Zero World, by Jason Hough
Published: 18th August 2015
Jason Hough’s Zero World is Mission Impossible on page. It’s a high octane thriller set in the not-too-distant future that sees an assassin murder, brawl and shoot his way through a parallel universe. There are mind-controlled murder weapons, a beautiful punk spy with purple eyes, and scintillating set piece after scintillating set piece.
Protagonist Peter Caswell is the forgetful assassin charged with tracking down and eliminating Alice Vale, who fled a weapons research spaceship with all of Earth’s technological knowhow and escaped into a parallel universe, because, Caswell is told, she wants to play God to the other Earth’s inhabitants, who suffered an extinction event and are in the midst of their own Cold War.
Zero World is unrepentant in its set pieces, with Caswell, who meets up with purple eyed Southern spy Melni Tavan, murdering anyone who gets in his way. He doesn’t pick sides but picks off henchman of both the Northern and Southern factions as he and Tavan, who wants to kidnap Vale so her side can learn of the inventions she has gifted the North, leap from trains, take down airships and beat many a guard to death. It’s at times unbearably brutal, but Hough doesn’t hang around, eager to move on to the next violent escape, and ramp up the body count.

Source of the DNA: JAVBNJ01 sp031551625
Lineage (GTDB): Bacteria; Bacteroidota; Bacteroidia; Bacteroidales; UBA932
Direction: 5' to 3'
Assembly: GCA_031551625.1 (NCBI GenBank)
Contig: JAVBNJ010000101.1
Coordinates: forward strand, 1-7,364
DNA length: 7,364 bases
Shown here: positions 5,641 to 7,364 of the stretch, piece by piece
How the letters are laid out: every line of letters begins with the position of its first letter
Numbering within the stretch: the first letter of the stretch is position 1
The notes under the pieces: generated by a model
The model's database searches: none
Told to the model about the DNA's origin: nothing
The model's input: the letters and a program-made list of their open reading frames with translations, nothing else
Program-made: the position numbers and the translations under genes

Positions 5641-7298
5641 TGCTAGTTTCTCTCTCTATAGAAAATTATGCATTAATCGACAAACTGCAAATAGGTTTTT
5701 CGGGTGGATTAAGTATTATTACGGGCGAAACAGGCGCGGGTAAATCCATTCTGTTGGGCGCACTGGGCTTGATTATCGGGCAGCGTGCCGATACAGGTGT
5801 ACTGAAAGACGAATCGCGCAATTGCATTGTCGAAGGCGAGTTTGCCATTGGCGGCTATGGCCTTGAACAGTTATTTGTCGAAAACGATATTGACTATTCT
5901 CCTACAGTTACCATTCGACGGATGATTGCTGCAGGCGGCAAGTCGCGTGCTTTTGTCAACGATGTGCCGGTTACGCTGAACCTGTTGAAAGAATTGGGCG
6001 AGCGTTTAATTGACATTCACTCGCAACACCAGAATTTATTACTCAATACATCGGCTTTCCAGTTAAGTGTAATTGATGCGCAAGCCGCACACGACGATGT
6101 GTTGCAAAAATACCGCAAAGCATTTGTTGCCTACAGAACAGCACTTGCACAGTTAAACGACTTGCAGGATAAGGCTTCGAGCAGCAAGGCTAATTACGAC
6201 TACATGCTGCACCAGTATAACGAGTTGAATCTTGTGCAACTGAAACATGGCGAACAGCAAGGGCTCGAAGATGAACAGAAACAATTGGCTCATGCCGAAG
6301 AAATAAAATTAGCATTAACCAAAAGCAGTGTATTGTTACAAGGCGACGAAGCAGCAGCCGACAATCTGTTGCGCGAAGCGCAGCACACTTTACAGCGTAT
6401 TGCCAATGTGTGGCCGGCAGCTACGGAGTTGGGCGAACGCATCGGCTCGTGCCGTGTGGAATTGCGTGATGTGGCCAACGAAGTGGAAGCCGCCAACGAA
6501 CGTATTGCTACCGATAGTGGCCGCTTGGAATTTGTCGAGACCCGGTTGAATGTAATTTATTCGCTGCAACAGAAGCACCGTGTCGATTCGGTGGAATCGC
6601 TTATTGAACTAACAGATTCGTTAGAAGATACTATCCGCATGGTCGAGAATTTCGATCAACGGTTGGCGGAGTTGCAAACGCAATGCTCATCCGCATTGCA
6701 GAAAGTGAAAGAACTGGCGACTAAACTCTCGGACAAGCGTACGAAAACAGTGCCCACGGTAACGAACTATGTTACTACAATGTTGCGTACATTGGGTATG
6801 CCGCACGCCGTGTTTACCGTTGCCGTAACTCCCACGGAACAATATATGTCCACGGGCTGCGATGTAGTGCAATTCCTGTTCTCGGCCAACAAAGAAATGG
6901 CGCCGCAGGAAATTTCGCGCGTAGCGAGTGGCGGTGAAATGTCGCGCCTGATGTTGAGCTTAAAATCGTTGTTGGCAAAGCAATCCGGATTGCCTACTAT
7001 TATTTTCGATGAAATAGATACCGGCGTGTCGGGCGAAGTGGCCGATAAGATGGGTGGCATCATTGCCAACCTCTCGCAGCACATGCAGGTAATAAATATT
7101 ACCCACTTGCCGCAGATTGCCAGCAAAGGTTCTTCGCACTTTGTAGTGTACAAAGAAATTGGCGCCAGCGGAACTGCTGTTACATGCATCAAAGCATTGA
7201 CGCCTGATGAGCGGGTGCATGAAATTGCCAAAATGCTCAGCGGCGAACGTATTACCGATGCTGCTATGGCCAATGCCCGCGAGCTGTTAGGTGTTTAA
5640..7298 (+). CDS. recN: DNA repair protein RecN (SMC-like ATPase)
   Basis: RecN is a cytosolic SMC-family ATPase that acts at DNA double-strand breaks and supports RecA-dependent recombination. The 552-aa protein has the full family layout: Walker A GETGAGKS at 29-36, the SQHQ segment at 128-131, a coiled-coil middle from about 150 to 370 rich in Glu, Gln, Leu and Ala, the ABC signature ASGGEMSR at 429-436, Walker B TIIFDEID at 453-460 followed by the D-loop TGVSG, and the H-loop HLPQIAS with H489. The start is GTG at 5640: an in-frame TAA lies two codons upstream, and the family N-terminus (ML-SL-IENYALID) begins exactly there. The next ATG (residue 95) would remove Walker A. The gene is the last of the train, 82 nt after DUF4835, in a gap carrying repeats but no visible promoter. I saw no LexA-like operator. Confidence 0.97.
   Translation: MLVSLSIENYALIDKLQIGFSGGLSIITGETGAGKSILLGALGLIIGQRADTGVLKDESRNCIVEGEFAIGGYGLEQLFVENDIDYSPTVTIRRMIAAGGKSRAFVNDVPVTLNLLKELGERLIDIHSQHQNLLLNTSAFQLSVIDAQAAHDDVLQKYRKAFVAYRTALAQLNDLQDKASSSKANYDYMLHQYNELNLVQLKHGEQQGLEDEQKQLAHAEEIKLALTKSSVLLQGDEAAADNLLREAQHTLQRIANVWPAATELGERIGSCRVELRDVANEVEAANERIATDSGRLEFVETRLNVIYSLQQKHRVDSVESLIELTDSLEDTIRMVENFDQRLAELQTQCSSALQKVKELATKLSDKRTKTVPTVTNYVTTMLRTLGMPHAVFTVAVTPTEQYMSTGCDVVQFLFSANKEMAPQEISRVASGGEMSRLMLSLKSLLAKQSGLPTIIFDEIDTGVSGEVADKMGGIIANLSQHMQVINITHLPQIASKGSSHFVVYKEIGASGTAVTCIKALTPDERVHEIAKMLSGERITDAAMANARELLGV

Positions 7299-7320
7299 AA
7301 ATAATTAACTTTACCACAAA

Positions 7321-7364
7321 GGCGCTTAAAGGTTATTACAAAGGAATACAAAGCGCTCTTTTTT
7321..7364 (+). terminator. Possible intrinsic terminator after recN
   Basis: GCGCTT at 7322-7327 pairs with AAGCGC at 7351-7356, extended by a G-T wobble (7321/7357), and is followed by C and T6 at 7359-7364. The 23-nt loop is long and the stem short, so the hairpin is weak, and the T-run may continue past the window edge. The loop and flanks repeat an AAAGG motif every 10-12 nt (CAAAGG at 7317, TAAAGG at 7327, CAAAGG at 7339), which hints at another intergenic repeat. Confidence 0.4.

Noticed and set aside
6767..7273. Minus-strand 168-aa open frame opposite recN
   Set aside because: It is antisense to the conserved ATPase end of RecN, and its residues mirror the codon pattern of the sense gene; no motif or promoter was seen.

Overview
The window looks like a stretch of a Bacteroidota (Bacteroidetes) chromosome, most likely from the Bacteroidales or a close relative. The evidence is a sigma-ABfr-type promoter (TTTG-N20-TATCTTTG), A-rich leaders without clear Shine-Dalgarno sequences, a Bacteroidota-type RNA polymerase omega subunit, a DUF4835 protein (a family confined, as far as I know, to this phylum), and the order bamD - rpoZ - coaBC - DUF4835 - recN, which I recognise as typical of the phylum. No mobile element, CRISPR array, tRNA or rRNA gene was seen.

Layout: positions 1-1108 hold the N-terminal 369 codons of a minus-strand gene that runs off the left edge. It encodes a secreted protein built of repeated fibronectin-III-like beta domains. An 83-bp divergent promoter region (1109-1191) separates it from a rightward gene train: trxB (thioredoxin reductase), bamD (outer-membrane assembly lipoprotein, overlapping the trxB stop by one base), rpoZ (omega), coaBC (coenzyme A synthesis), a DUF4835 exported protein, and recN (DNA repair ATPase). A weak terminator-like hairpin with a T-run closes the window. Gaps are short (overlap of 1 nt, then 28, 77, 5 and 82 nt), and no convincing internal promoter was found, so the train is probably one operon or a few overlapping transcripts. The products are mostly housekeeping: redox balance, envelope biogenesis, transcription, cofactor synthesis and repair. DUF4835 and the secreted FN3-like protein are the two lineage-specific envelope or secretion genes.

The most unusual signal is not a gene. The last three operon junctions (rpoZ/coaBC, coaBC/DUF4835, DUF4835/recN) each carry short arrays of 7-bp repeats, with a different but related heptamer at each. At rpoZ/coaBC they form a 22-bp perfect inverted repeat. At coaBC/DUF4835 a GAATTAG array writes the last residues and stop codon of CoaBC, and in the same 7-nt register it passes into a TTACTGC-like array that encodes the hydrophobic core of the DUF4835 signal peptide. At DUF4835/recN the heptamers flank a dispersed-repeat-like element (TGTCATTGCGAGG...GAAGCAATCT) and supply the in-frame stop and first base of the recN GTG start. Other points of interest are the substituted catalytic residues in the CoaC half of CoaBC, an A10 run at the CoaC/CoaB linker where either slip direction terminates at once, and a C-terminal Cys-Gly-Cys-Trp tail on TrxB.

The sheer level of action makes Zero World repetitive at times and the story fails to move forward on numerous occasions. Add to this a transparent twist, over teased too early in the story, and the novel struggles to grip when it isn’t gunning down foes. But a novel twist on the parallel dimension story means that linguistic differences and local food keep the protagonists’ feet grounded when they’re not dismantling hordes of assassins.
The finale promises sequels and reveals a larger plot at play that suggests Hough will move further into spy territory and away from assassins and murder-by-numbers. There are other worlds to explore, offshoots of humanity to kill and different political environments to deconstruct and spy on, so here’s hoping that Hough embraces a bit more of the spy in him, and considers his lust for murder satisfied.